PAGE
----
Characterization of a Nigerian Lumpy Skin Disease Virus Isolate after Experimental Infection of Cattle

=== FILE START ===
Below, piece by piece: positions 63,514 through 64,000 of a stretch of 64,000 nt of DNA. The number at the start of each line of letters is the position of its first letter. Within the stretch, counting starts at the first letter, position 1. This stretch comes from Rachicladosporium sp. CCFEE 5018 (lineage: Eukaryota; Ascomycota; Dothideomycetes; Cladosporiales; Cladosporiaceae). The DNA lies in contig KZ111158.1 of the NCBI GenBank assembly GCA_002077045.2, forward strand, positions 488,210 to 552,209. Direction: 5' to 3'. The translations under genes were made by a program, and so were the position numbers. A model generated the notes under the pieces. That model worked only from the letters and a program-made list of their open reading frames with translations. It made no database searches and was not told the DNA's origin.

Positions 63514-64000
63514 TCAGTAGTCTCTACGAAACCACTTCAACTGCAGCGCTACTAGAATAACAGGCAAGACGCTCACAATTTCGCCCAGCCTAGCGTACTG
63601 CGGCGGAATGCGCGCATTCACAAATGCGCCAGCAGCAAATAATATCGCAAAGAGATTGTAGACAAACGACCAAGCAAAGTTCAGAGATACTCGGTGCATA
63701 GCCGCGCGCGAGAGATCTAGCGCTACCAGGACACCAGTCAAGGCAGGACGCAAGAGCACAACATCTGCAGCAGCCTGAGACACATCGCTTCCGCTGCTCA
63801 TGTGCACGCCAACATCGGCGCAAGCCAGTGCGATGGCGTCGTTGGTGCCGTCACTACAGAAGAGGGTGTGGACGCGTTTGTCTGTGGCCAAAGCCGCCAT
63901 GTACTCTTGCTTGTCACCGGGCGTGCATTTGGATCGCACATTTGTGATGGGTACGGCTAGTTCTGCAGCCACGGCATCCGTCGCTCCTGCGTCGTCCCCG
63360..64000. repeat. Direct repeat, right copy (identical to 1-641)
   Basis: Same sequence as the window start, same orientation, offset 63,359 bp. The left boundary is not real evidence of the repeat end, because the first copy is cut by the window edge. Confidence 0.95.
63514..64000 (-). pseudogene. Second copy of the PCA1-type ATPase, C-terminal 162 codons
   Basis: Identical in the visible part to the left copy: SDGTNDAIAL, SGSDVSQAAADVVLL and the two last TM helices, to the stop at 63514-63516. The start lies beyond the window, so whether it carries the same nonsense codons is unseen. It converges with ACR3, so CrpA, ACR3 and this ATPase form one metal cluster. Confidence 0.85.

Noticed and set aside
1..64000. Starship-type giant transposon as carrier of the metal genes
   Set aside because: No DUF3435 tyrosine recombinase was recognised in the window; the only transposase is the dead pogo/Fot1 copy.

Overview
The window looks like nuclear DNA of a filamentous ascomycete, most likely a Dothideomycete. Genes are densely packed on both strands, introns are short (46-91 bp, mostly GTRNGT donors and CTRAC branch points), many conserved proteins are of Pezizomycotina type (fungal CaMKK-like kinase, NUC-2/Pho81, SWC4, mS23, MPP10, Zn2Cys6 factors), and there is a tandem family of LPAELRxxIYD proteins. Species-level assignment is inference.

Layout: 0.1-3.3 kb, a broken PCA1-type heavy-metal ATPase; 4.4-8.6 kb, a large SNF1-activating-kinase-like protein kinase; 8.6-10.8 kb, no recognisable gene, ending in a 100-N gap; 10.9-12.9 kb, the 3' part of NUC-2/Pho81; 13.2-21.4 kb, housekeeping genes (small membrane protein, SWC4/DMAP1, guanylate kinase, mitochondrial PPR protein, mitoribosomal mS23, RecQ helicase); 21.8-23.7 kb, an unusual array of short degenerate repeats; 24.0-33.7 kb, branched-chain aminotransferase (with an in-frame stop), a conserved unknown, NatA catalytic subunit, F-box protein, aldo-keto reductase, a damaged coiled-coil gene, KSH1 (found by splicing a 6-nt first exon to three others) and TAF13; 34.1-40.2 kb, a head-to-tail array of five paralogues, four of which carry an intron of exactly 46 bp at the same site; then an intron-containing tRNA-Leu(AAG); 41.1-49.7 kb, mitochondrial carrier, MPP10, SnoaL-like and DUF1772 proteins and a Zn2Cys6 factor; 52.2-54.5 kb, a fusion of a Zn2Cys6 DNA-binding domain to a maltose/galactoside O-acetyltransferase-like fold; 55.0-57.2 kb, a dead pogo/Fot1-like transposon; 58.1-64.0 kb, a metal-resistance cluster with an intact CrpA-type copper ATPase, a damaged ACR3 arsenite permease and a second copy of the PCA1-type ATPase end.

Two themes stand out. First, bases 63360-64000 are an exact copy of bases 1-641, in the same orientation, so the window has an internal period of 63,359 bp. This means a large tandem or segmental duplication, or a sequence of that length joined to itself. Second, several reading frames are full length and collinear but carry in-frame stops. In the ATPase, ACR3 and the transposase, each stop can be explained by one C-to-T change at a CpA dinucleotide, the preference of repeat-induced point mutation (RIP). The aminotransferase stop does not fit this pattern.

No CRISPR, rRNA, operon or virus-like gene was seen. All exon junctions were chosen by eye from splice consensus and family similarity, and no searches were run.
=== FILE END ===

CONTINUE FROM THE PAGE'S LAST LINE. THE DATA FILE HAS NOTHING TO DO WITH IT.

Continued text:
Lumpy skin disease virus (LSDV), together with sheeppox virus and goatpox virus, belong to the genus Capripoxvirus within the family Poxviridae. Collectively, they are considered the most serious poxvirus diseases of agricultural livestock. Due to their severe clinical course and consequent loss of production, as well as high mortality of naïve small and large ruminant populations, they are known to have a significant impact on the economy and global trade restrictions of affected countries. Therefore, all capripox diseases are classified as notifiable under the guidelines of the World Organization of Animal Health (OIE). Since the 1970s, several outbreaks of LSD have been recorded in Nigeria. Until now, only a little information on the virus strains leading to the reported outbreaks have been published, dealing mainly with the phylogenetic relationship of those strains and the description of field outbreaks. During the present study, we experimentally infected cattle with a low-passage Nigerian LSDV strain isolated from a skin sample of LSD positive cattle in Nigeria in 2018. Clinical, molecular and serological data indicate that this LSDV isolate is highly pathogenic in cattle since it induced a severe clinical course and approximately 33% mortality in naïve Holstein Friesian cattle after experimental infection.